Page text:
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Perry Creek Research Natural Area, Darrington Ranger District — October 2002

By Fred Weinmann

Big trees and ferns from the front of 'the book' are the highlights of this gorgeous walk. Combine this with October's reds, golds, and yellows provided by three species of native maples and it adds up to a superb walk in the woods. Pick a nice day in October and walk the first 2 miles of the trail to the waterfall, or start early and go another 2 miles to the meadow. Descriptions here are for the first 2 miles of trail. The botany begins right in the parking area, where Douglas maple (Acer glabrum) and vine maple (Acer circinatum) grow side by side. Within a half mile up the trail you won?t be able to miss the Douglas fir (Pseudotsuga menziesii) and Western redcedar (Thuja plicata) with diameters approaching 8 feet. Note the Western redcedar growing side by side with Alaska cedar (Chamaecyparis nootkatensis), providing an opportunity to compare the morphology and gestalt of these two species.

Careful observation without leaving the trail will yield ten or more species of ferns along the first mile and up to fourteen in the first 2 miles. Some species not frequently encountered include the male fern (Dryopteris filix-mas), leathery grape fern (Botrychium multifidum), and maidenhair spleenwort (Asplenium trichomanes). All of these occur along a gently uphill trail and in view of brilliantly fall-colored slopes across the valley of Perry Creek. October is a perfect time for a hike among the conifers when ripe cones have developed and to identify ferns with mature sporangia.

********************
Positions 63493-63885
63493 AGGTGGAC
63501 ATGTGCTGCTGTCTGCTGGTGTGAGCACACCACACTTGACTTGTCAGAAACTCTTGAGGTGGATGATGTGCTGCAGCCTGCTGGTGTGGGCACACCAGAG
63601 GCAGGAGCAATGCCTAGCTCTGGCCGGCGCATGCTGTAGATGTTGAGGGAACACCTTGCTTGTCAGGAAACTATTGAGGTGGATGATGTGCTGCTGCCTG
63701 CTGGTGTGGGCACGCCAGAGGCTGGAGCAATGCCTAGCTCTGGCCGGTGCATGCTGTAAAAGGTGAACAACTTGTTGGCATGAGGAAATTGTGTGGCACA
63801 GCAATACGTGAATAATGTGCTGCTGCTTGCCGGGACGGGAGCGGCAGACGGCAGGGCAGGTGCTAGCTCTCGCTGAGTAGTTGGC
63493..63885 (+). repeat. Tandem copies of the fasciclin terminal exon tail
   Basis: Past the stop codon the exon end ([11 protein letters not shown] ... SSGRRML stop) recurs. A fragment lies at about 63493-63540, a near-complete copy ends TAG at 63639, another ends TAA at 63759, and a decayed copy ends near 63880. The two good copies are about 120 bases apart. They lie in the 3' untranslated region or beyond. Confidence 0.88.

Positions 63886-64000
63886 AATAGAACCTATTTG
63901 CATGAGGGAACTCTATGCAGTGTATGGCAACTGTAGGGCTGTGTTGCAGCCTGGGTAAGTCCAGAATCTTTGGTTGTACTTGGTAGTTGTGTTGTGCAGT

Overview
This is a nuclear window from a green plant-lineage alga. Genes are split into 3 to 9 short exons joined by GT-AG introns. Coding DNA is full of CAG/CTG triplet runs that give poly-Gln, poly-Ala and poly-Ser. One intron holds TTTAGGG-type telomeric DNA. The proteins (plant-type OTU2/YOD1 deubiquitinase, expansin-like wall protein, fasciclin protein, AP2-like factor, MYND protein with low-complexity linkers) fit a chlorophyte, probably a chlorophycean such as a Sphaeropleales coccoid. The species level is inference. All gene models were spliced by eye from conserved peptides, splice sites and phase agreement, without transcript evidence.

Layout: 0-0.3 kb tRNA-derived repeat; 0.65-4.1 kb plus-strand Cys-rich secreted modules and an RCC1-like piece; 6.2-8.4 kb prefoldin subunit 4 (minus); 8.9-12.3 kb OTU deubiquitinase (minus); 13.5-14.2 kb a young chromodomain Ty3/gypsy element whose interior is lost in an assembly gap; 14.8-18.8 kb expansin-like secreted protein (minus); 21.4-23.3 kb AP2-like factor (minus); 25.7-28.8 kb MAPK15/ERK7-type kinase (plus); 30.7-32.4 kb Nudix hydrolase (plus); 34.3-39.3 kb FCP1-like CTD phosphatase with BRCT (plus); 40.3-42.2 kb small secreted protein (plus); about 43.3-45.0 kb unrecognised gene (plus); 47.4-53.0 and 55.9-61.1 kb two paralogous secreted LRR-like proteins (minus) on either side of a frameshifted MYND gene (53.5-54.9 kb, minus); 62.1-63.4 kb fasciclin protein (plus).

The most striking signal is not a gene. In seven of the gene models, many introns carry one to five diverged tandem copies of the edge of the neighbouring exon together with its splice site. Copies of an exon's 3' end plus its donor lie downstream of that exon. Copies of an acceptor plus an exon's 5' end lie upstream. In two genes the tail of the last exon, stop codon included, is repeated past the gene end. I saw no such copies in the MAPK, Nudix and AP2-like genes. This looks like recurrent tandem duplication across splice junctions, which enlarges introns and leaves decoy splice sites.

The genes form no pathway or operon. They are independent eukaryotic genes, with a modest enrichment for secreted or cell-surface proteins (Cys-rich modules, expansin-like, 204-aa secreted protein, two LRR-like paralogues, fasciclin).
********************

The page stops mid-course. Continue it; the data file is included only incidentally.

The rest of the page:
The Perry Creek Research Natural Area was established in the Darrington Ranger District in August 1997 by the United States Forest Service following many years of advocacy by Art Kruckeberg, Laura Potash, and other WNPS members. In total, over 250 vascular plant species have been identified within the RNA, a total which demands that the hike be repeated during the peak flowering season of next year. Take a moment to reflect and appreciate the effort to have this botanically diverse area designated as a research natural area.

How to get there: From Granite Falls take the Mountain Loop Highway (route 92) east to the Verlot Ranger Station, then continue 15.2 miles to the Perry Creek Road (4063), turn left, and go 1.1 miles to the trailhead at the end of the road. A Forest Service parking pass is required. The starting elevation is 2100 feet, and in the first 2 miles to the waterfall the trail gains 1000 feet. A description of the hike can be picked up at the Verlot Ranger Station (trail 711) and the trail is shown on Green Trails map 111, Sloan Peak.

Updated: July 3, 2016
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